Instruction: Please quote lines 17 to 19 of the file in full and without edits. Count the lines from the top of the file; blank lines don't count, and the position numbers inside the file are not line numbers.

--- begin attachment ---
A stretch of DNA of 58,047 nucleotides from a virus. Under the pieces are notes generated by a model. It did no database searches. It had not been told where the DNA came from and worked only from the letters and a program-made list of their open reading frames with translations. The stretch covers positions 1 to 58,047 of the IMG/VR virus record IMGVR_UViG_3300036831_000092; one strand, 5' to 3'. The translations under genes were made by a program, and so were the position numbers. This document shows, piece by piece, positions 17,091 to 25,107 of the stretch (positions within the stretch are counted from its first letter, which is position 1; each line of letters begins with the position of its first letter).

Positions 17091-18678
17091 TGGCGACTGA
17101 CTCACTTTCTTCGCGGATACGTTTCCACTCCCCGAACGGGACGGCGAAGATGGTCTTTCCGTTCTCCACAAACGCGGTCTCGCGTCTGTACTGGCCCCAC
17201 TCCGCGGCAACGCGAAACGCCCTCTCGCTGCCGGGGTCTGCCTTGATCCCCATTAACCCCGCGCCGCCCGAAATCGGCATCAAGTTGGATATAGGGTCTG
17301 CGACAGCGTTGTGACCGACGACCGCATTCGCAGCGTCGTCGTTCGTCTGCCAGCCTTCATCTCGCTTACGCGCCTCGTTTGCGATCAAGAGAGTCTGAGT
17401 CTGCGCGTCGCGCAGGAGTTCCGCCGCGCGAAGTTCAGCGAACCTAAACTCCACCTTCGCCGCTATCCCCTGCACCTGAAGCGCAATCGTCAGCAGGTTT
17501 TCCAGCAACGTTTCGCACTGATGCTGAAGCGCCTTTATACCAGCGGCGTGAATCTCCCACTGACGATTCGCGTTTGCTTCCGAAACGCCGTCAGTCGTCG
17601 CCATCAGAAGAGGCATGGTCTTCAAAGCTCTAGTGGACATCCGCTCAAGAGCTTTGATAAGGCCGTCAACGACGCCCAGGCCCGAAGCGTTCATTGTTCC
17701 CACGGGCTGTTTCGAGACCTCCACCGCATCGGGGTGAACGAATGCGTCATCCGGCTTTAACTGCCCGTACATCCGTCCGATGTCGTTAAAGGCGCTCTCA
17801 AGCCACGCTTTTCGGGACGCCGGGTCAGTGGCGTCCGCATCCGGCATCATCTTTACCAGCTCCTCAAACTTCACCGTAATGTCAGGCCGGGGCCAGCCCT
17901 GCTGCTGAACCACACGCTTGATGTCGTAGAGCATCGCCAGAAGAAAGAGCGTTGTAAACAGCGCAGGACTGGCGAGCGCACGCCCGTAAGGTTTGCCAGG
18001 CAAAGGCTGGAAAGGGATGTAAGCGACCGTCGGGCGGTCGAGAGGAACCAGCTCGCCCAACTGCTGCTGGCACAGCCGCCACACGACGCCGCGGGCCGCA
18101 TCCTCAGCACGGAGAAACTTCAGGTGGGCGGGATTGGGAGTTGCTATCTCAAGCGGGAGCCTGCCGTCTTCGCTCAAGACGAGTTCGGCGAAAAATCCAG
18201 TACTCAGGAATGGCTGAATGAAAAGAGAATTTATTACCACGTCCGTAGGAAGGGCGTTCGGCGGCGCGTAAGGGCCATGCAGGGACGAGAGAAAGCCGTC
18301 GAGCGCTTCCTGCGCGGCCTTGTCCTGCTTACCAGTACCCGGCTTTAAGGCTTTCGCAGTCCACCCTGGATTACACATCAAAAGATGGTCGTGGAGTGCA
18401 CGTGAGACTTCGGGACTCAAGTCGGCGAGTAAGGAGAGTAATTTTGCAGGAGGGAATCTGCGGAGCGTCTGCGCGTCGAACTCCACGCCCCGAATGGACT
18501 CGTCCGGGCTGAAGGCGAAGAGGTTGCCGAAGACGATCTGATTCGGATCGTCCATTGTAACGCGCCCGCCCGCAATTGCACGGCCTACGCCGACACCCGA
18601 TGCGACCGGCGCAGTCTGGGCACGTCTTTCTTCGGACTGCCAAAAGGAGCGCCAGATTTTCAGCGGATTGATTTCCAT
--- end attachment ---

18401 CGTGAGACTTCGGGACTCAAGTCGGCGAGTAAGGAGAGTAATTTTGCAGGAGGGAATCTGCGGAGCGTCTGCGCGTCGAACTCCACGCCCCGAATGGACT
18501 CGTCCGGGCTGAAGGCGAAGAGGTTGCCGAAGACGATCTGATTCGGATCGTCCATTGTAACGCGCCCGCCCGCAATTGCACGGCCTACGCCGACACCCGA
18601 TGCGACCGGCGCAGTCTGGGCACGTCTTTCTTCGGACTGCCAAAAGGAGCGCCAGATTTTCAGCGGATTGATTTCCAT